Above is Linda leading mid-morning. In a week, she’s leaving for Evanston, Ill., for graduate study. She will leave a big hole in the Bay Area Sacred Harp community, both musically and personally. Linda started singing Sacred Harp with the now-defunct East Bay monthly singing, more than a decade ago.
Here’s Julian, our arranging committee, leading just before lunch. At least one person in this photo began singing Sacred Harp in Palo Alto in the early 1970s — can you figure out who it is?
Janet leading — or, as I like to call her, Dr. Janet, since she wrote her Ph.D. dissertation on California Sacred Harp singing. Behind her is perhaps the best alto bench of the whole day.
What we really go to singings for….
…dinner-on-the-grounds. The weather was absolutely perfect. Last week we had triple-digit temperatures and lots of air pollution, but today was about 80 degrees with a cool fresh breeze from the north.
After the singing, we went to the Saturday night social in Sue’s garden. Carol and I left at quarter past seven and they were still going strong. Some of the best singing of the day started at about six thirty, when Sue, Terry, Jeannette, Phil, Carol, Jeff, and I sat around in Sue’s music room to run through a few tunes that didn’t get sung during the all-day singing.
Why was it some of the best singing of the day? Five of us have sung together on a regular basis for a number of years, and know each other’s voices and know how we like to sing various tunes (and the other two singers were willing to fit into the way we sang), so we could just sing. There’s something about singing with people you know well — you not only sing together, you breathe together and sing as if you’re one organism. I’ve experienced this at one or two small Southern singings, but here in the Bay Area I think we’re too much of a transient population to have singing like that develop at an all-day singing; in the years it would take to know one another at that level through an all-day singing, half the singers have moved away. So instead we get little moments of such singing, as happened tonight when a few of us who knew each other’s voices well happened to be in the same room at the same time.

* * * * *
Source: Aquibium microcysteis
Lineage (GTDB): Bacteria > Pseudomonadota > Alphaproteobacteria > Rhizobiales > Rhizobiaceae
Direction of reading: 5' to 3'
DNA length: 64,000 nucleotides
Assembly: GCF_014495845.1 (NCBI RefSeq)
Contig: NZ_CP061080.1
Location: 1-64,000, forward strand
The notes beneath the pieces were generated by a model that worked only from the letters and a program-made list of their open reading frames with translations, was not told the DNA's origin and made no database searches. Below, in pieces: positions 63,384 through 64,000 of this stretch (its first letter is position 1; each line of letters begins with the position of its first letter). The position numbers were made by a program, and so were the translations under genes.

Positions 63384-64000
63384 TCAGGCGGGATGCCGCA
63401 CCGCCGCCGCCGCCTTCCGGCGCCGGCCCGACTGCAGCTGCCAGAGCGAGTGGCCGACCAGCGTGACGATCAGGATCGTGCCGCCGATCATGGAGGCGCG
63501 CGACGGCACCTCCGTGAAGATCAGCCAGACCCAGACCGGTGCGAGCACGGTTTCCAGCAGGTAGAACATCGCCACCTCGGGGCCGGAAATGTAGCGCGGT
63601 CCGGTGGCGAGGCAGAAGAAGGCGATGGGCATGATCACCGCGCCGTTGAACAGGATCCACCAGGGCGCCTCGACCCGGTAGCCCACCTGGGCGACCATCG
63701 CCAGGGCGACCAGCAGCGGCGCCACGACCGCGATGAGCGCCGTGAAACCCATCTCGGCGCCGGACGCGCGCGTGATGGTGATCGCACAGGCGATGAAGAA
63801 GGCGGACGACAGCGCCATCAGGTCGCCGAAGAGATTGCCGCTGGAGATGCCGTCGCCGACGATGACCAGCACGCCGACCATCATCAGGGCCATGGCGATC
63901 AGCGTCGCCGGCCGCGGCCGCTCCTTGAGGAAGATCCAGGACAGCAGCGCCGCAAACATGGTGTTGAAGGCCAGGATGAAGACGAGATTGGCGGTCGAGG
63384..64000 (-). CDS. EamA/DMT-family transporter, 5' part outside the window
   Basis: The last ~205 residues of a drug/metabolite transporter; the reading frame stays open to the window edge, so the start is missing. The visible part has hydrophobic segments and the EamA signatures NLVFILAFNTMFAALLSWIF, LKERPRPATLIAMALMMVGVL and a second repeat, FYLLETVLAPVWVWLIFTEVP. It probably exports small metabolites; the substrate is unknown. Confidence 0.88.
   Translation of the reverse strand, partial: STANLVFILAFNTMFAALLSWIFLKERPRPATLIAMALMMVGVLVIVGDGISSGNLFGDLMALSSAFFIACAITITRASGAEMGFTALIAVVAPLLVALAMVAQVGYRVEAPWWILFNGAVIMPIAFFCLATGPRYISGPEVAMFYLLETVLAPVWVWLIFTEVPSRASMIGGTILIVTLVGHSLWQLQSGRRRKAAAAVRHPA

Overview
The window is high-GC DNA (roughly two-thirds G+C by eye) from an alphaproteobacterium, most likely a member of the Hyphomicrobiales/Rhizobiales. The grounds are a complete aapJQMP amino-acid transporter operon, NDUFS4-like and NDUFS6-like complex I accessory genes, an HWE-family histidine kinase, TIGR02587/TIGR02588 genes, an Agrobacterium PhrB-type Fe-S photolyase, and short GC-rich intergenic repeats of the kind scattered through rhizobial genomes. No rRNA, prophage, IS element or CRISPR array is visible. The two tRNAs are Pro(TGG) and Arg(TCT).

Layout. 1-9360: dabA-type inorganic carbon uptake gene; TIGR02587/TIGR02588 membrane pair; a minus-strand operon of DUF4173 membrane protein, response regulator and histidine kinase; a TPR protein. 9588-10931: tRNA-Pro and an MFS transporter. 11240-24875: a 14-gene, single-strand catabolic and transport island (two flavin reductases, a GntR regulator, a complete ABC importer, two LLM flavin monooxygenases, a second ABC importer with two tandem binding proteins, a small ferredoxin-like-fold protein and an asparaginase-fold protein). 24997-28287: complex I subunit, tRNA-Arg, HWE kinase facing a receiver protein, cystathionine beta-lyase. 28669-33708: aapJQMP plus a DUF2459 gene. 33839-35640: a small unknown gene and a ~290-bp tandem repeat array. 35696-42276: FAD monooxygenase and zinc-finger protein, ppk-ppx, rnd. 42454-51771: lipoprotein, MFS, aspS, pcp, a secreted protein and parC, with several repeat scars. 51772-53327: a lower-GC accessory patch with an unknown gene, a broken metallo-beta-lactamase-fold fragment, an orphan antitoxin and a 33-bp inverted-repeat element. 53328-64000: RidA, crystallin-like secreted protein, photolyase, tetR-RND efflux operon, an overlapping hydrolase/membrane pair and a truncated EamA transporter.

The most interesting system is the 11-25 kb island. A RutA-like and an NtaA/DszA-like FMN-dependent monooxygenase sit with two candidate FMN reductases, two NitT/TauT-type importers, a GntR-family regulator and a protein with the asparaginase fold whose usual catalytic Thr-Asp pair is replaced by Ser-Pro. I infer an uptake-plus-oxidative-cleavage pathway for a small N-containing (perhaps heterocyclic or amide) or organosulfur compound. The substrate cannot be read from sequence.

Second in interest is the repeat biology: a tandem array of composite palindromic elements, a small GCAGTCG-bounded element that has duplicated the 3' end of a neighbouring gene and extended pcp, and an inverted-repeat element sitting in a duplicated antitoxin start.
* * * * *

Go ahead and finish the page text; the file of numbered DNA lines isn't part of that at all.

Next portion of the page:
None of this is meant to put down the Palo Alto All-day Singing. It was a really good singing. Right after lunch, I counted fifty singers in the room at the same time, and I think we had about 60 singers total throughout the day. That’s a nice sized singing: big enough that you’re supported by your section, but small enough that you can actually hear everyone in the room. I really liked the fact that this singing felt like a family affair, with ten different children from four different families, and several of the children sang with us, or even led tunes. And of course the food was fantastic.
As much as I like singing in small groups, like at tonight’s social, I’m also an advocate for starting more all-day singings in the Bay Area. Right now, we have four regular all-day singings — the Ziegler Memorial on New Year’s Day, the Golden Gate in April, the Santa Cruz singing in July, and the Palo Alto singing in August. The Golden Gate is our big all-day singing, with over a hundred people and lots of out-of-town singers; the rest of our singings draw 40-60 singers, most of whom live in northern California.
Now I’m trying to convince the singers in the Central Valley that they should start an all-day singing. Let’s face it, what we all like best is singing at the all-day singings and conventions; this is what energizes us, and keeps us connected with the core of the Sacred Harp tradition. If you can’t travel to all-day singings in other parts of the country — and many of us can’t for one reason or another — what you need are more all-day singings near where you live.